The Revival of Detroit's Sugar Hill
Midtown’s Sugar Hill takes shape as an arts center
On a sunny weekday morning, a landscaper waters fledgling maple trees that line a bustling urban thoroughfare in front of a recently restored building. After dousing each trunk, he drives the watering truck a few feet, avoiding the cars that sit on the newly bricked parking area. His reflection appears in the building’s front windows, which display wooden shelves supporting worn containers of old-fashioned remedies such as zinc oxide, spearmint leaves, and arnica root. The display — and the Albert Kahn-designed Garfield Building itself — reflect a time when scenes like this were not uncommon in Detroit. And, if developers and Midtown boosters have their way, the up-and-coming Sugar Hill Arts District will soon attract more creative displays, as a growing number of artists set up shop in the area.
A one-and-a-half-block district bounded by Woodward, East Forest, John R, and Garfield, Sugar Hill was once the bastion of Detroit’s African-American jazz scene — one of the few districts where white and black could mingle — until the 1960s, when Detroit’s urban-renewal policy led to a 40-year deterioration of the area. Things began to slowly turn around about 10 years ago, when the vacant Garfield Building was revived as a Rite Aid at street level with lofts above. In 2003, Sugar Hill was placed on the National Register of Historic Places. Three years later, a former car dealership across the street was transformed into the Museum of Contemporary Art Detroit (MOCAD). Now, the N’namdi Gallery Art Complex on Forest nears completion, and other developments are beginning to see the light of day.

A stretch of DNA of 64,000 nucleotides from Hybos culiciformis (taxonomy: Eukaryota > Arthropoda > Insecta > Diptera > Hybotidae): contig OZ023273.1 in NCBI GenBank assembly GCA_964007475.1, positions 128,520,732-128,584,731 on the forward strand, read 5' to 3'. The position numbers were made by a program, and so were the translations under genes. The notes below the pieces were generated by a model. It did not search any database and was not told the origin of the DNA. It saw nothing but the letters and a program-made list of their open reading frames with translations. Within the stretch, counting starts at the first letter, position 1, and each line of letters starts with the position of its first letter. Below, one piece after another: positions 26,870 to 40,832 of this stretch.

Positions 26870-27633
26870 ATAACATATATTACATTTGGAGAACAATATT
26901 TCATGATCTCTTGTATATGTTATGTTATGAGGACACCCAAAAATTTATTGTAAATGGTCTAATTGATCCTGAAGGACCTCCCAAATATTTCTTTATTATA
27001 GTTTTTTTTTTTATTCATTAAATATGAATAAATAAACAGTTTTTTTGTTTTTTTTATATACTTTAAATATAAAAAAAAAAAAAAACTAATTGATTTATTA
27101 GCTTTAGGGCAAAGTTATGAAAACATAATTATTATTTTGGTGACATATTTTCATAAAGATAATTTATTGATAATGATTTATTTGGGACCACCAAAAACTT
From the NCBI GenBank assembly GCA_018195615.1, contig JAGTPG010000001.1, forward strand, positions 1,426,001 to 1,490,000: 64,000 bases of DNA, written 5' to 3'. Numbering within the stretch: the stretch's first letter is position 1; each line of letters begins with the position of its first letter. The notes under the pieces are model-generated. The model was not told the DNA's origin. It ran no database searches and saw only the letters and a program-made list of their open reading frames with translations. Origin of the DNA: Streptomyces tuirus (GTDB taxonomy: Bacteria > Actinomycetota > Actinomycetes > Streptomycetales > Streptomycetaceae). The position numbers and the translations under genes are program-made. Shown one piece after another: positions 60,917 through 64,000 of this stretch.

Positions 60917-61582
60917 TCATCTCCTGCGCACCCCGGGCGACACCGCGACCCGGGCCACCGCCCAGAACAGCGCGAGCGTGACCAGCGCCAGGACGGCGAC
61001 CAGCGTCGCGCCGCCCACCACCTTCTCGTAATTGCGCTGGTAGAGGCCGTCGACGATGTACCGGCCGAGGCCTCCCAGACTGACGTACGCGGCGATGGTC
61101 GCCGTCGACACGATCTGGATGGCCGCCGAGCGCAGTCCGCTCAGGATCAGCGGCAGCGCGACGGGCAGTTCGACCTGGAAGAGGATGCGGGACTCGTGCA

“With MOCAD opening, and the N’namdi Gallery, it really made sense for us to make them anchors for creating an arts district around them,” says Sue Mosey, president of the University Cultural Center Association, a group devoted to the development of Midtown. “We’re constructing a walkway system that will tie the whole district together. It will have lots of landscaping and pedestrian lighting and places for public art.” It will also act as an outdoor performance space for musicians and a patio area for Seva, the Ann Arbor-based vegetarian restaurant that’s opening a second location in Sugar Hill.
“Our main focus at first will be lunch, because of the proximity to the medical center,” says Seva owner Jeff Jackson. “We will hopefully offer something different [to the area].” Because a portion of the restaurant will be in the N’namdi Gallery, the décor be more modern than its Ann Arbor location.
Much of the Sugar Hill development is centered on Garfield Street, which cuts through the district. Last June, 71 Garfield opened with apartments and 20 live/work artist studios. The super-green building employs geothermal heating and cooling, solar power, LED lighting, and a rooftop water-collection system to minimize environmental impact, and to garner the tax credits that helped make the project possible. Funding came from a HUD loan, a community development grant from the City of Detroit, a $2.5-million grant from the New Economy Initiative of Southeast Michigan, and funds from the Michigan Council for the Arts and Cultural Affairs.
Next to 71 Garfield, plans for what is dubbed The Sugar Hill Building call for 20,000 square feet of retail space, a parking deck, and 44 units of housing, which, Mosey says, should be ready by next year’s end.
If location is the most important element of real estate, then Sugar Hill certainly has that in its favor. The district sits just four blocks south of the Detroit Institute of Arts, two blocks southeast of the Wayne State University campus, and it borders the VA Medical Center. The first phase of the planned M-1 light rail would stop just two blocks away and the district anchors the southeast corner of the Midtown Loop, a two-mile pedestrian greenway linking Midtown’s scattered highlights.
“Having people walking and biking more in the neighborhood will help the district,” Mosey says. “There’s been a lot of new business development [in Midtown] in the last three to five years, and a lot more is coming in now.”
If everything goes as planned, over the next decade Sugar Hill will develop into the sweet center of Detroit’s creative corridor.